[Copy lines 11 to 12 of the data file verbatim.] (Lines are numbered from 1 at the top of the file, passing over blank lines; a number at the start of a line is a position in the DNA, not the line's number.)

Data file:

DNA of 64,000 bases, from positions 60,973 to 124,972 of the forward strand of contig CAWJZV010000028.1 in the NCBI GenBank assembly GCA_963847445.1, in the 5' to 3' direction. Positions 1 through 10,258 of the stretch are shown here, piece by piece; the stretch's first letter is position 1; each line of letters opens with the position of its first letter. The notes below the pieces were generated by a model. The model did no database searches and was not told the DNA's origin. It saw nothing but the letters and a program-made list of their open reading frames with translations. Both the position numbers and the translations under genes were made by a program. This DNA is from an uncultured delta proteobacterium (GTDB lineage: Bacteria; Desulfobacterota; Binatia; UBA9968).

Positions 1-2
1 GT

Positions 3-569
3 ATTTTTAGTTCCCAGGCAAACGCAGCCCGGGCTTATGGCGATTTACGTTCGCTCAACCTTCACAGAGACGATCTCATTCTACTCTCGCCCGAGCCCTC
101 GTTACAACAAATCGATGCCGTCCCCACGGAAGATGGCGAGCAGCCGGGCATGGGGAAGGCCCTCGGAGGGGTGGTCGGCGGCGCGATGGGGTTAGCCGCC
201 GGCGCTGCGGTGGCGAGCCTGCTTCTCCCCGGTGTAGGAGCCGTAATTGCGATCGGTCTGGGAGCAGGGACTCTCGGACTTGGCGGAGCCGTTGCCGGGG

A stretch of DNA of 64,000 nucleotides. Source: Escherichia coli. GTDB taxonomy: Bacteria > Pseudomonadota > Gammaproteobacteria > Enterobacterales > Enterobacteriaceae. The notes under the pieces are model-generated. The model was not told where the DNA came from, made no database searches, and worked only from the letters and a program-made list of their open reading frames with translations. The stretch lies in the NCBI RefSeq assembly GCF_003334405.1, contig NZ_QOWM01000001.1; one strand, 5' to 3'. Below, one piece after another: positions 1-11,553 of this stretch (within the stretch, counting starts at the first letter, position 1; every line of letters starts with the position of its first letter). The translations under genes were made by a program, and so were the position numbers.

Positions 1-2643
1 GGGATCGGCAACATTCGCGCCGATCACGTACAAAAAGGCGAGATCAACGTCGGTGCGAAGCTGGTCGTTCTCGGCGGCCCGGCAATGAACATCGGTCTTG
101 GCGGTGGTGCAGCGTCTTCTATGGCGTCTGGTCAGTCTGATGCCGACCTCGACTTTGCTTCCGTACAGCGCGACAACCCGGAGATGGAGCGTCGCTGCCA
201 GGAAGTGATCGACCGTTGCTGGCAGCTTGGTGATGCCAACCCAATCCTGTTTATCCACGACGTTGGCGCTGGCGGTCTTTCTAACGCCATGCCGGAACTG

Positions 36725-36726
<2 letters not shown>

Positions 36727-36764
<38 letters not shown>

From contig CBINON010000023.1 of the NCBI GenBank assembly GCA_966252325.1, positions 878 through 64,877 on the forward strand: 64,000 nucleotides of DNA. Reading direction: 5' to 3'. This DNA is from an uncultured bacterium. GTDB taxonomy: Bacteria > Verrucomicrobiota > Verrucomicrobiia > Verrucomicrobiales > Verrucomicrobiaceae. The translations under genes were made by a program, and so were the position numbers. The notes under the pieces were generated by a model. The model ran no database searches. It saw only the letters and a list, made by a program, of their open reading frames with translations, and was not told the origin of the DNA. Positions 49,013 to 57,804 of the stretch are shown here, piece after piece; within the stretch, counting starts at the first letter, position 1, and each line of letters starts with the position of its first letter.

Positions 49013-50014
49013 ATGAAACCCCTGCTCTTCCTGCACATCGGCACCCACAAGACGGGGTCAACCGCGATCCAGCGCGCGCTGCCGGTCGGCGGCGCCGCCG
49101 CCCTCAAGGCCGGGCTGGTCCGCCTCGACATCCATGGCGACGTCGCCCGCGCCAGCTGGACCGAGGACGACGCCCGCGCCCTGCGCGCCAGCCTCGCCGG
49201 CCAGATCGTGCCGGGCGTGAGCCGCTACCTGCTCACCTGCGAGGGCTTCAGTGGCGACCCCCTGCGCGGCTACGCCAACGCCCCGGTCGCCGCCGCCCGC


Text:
101 GCGGTGGTGCAGCGTCTTCTATGGCGTCTGGTCAGTCTGATGCCGACCTCGACTTTGCTTCCGTACAGCGCGACAACCCGGAGATGGAGCGTCGCTGCCA
201 GGAAGTGATCGACCGTTGCTGGCAGCTTGGTGATGCCAACCCAATCCTGTTTATCCACGACGTTGGCGCTGGCGGTCTTTCTAACGCCATGCCGGAACTG